How to stop drugs: Different detox process

A drug is a product that disrupts the functioning of our brain. This results in an imbalance of brain chemistry. As a result, we have too many neurotransmitters or too few others. Seen so, ‘stop the drug’ is to make sure that our brain is rebalanced or back to ‘normal’, sometimes by giving drugs that will accelerate the return to equilibrium, or to replace the drug without the dangers. Ideally, these prescriptions do not extend too much, because the person may become dependent on the drug that will in turn disrupt the brain chemistry, and everything will be redone. Different detox process is available to help people for de-addiction.

Change of environment

It can be seen that a change in the environment (the ‘consumption context’) often makes it possible to modify consumption. Some people testify that when they go on vacation, they stop consuming and this without drugs. But as soon as the return, consumption resumes.

Cure of weaning

So sometimes people who come out of a cure (3 weeks in hospital) have been successful (no symptoms of lack) are recovering to consume quickly after their release, because nothing has changed in their daily lives. And so, to answer the question of ‘how to stop the drug’, it also happens very often through changes to operate in your own environment (sorting in your friends, change your mobile phone number, no longer go through places of deal), in short, do the housework.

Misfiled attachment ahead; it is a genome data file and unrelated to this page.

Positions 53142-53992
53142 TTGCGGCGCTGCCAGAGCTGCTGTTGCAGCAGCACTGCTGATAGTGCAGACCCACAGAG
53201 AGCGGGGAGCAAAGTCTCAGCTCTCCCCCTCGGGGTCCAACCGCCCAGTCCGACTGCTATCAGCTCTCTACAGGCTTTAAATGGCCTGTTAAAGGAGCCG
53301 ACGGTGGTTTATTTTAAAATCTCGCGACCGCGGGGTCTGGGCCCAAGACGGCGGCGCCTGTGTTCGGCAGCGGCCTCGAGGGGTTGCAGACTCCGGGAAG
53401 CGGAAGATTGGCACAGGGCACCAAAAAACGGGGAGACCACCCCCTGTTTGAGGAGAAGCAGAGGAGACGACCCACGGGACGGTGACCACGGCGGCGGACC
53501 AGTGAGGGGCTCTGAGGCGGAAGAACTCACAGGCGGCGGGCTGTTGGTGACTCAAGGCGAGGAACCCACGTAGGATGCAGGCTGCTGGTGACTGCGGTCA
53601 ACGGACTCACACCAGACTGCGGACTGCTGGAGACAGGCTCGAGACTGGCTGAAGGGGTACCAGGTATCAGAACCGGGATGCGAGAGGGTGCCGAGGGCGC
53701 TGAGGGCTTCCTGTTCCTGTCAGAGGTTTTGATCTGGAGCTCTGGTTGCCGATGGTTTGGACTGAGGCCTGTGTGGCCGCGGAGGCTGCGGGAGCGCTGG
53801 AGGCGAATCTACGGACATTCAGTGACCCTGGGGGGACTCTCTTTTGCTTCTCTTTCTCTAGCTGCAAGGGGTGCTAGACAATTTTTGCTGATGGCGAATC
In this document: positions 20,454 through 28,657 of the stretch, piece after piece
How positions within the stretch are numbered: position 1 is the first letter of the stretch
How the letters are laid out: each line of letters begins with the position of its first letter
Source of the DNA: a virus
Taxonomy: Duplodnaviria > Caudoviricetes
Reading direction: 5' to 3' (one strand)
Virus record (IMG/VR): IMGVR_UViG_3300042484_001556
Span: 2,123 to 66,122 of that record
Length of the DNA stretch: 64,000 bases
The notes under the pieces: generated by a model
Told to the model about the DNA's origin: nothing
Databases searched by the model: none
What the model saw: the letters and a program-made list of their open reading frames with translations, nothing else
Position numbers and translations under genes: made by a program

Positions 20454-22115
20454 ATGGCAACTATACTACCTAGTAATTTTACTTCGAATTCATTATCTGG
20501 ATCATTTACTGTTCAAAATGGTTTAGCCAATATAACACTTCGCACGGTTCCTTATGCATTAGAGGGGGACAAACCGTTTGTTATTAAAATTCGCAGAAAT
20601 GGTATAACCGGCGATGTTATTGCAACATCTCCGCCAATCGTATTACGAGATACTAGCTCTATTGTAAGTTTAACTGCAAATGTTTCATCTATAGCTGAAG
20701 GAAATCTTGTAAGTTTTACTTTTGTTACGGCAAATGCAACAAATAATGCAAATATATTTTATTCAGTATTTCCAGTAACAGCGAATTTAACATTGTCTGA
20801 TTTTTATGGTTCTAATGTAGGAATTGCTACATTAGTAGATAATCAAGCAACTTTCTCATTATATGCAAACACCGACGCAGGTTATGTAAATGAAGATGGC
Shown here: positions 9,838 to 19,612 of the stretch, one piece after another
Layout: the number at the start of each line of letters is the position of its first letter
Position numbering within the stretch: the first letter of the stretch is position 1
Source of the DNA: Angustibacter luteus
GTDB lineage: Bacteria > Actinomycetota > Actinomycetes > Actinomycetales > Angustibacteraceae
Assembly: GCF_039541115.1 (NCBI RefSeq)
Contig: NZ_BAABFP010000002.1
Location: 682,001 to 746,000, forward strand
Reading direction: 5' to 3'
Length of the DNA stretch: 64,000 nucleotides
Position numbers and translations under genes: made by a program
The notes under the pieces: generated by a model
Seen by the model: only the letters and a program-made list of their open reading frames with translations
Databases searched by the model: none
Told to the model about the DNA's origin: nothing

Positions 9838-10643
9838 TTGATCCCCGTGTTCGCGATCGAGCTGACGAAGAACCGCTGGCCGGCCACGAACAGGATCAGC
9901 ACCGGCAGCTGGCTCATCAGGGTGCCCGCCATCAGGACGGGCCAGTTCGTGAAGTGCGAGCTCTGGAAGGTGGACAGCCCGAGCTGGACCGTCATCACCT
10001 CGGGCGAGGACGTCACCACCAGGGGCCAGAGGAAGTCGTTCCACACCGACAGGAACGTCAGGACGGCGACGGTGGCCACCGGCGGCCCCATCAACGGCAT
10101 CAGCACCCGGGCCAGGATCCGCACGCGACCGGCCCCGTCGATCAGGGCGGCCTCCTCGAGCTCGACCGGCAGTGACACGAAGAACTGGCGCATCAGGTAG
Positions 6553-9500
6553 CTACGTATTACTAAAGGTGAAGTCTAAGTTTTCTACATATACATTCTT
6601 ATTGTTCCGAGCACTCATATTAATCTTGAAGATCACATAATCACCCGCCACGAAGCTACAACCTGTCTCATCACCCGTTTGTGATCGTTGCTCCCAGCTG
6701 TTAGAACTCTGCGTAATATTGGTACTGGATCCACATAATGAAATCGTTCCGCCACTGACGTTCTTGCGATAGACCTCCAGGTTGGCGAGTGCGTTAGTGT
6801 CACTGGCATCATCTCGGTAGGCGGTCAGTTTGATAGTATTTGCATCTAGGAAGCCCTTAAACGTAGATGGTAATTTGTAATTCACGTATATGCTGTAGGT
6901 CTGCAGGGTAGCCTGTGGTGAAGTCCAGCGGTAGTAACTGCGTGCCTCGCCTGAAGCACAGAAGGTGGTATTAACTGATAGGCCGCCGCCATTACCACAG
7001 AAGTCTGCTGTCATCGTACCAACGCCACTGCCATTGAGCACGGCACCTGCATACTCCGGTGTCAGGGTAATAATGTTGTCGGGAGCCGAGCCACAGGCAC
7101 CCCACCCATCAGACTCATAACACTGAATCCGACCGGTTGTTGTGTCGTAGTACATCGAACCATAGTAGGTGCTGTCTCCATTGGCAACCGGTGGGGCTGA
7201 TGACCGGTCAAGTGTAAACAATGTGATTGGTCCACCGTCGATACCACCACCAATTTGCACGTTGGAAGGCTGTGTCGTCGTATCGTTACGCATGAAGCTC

There are times when, even having made changes in his environment, even having tried to manipulate the chemistry of his brain, you still continue to use drugs. There is a third aspect to the problem of stopping the drug that you will have to deal with: the psychological aspect. Consuming a drug regularly is very often linked to a ‘problem’ that you encounter and that you try to unconsciously resolve with the help of this drug. Generally, it is because you have not had the opportunity to learn how to deal with this problem that you manage by consuming a product.

For example, when one is not very sure of oneself, and one does not have a very positive self-image because one has not had the opportunity to build it, take a product that stimulates and gives a moment of self-confidence is sometimes tempting. This does not solve the problem, but it can temporarily soothe this injury. Another example: when relationships with others are complicated and painful, taking a product that feels like a bubble can have a soothing effect.

Here, the answer to the question of ‘how to stop drugs’ lies in giving oneself the means to learn a new way of responding to what happens to us in life. It’s something that takes time. The ‘rebalancing’ of brain chemistry and the changing of our environment can be done fairly quickly, but psychological work is more difficult to estimate. If you do not trust yourself, you can first understand that it is related to your drug use. Then you can learn another way to trust yourself than what you feel after consuming a product.